tester dataThe backing of Adobe, an industry giant, gave me what I later discovered
was a false sense
of security. I thought that the Flex framework would not get lost in a
back alley like so many
open source projects. We invested heavily in Flex and were
disillusioned a couple of years later when Linux support for Flash was
ended. (Linux support is vital for us for reasons outside this
First time accepted submitter waslap writes "I have a leading role at a small software development company. I am
responsible for giving guidance and making decisions on tool usage
I find the task of choosing frameworks to use within our
team, and specifically UI frameworks, exceedingly difficult. A couple of
years back my investigation of RIA frameworks lead me to eventually
push for Adobe Flex [adobe.com] as the UI framework of choice for our future web
development. This was long before anyone would have guessed that Adobe would abandon the Linux version of Flash. I chose Flex
mainly for its maturity, wealth of documentation, commercial backing, and
the superior abilities of Flash, at a time when HTML 5 was still in the early stages of planning. Conversely, about 15 years ago I made a switch to Qt for desktop applications and it is still around and thriving. I am trying to understand why
it was the right choice and the others not. Perhaps Qt's design was done so well that it could not
be improved. I'm not sure whether that assessment is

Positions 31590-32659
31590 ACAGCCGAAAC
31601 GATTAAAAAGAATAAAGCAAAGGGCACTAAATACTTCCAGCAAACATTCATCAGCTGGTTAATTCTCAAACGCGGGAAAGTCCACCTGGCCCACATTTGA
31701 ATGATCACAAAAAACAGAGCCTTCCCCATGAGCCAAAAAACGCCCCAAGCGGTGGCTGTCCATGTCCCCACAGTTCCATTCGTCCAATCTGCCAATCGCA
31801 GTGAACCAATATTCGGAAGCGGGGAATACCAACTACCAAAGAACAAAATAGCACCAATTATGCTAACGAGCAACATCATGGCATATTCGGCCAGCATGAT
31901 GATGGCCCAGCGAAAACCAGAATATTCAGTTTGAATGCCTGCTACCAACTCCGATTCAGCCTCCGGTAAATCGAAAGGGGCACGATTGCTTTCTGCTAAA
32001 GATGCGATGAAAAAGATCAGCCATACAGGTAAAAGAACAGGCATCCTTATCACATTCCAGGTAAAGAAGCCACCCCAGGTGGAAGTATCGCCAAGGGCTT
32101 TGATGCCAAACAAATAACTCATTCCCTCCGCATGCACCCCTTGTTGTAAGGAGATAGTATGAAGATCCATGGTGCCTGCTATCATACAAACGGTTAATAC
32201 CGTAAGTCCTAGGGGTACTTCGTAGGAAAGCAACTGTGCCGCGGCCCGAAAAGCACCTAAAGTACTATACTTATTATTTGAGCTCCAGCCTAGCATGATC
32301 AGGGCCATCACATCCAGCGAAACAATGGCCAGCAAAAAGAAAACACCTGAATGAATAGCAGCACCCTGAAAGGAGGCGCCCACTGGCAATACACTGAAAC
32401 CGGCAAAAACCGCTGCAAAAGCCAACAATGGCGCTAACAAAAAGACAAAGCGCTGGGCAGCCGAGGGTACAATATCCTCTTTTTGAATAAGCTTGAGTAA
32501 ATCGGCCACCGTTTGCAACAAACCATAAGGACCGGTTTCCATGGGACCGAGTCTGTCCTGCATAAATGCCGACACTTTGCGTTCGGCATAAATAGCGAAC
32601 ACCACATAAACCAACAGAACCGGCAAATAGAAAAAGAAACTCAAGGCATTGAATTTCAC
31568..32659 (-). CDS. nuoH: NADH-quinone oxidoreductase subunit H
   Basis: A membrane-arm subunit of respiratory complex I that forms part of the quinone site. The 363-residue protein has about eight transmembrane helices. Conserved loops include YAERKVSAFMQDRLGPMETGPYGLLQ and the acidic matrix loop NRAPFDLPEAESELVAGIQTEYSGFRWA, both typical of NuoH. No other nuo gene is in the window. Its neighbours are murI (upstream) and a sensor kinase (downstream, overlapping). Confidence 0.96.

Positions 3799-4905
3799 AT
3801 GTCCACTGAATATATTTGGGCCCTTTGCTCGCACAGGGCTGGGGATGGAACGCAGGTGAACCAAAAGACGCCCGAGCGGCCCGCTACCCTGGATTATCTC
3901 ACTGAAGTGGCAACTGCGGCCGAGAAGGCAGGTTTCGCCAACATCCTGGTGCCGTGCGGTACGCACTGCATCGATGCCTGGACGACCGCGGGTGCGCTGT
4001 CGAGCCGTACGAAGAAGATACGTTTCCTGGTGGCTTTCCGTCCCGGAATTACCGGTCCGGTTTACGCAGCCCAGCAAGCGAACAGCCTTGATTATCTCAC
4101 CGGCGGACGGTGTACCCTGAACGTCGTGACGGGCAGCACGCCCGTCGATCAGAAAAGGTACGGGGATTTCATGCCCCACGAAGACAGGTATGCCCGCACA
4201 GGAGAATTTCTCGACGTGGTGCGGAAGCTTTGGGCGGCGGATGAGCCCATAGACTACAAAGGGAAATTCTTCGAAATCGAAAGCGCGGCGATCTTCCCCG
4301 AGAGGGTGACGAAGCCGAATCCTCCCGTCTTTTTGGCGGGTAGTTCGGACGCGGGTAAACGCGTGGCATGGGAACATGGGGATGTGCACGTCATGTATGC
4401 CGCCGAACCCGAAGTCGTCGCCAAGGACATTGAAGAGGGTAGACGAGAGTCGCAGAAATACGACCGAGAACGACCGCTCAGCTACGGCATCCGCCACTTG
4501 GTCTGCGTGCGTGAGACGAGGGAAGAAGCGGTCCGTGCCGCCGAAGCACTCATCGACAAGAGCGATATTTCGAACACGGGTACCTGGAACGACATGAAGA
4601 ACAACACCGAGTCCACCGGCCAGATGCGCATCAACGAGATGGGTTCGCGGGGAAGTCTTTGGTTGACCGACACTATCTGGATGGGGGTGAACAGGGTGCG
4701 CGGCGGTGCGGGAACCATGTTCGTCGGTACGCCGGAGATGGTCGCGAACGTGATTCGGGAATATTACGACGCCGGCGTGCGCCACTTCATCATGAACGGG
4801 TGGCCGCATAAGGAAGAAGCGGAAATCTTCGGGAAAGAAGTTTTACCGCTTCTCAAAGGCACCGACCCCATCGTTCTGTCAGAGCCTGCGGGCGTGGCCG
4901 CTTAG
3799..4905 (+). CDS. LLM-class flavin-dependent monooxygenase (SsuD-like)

cannot find a sound decision-tree based on my experiences to assist
me in making choices that have staying power. I hope the
esteemed Slashdot readers can provide helpful input
on the matter. We need a set of fail-safe axioms"
Read on for more context.
I had evaluated Adobe Flex alongside
OpenLaszlo, which at the time had the ability to use a DHTML back-end
instead of Flash with the flick of a switch. In retrospect, this
alone apparently made it a better choice in the long run regardless of
its flaky state when I first looked at it.
A similar scenario arose with
CodeIgniter, which we chose for getting away from classical spaghetti
PHP. CodeIgniter was recently dropped after we've invested a
Tesla Model X worth of money into using it. (EllisLab Seeking New Owner for CodeIgniter.)
I am standing at a cross-roads once again as people are pushing Laravel [laravel.com] for PHP, and giving other suggestions. I am scratching my (sore)
head and wondering how to prevent eventual failures in the future. It seems
there is no way to predict whether a tool will survive.
Even in retrospect, when I consider my
decision-making processes, everything was reasonable at the time
I made the choices, yet some turned out to be wrong.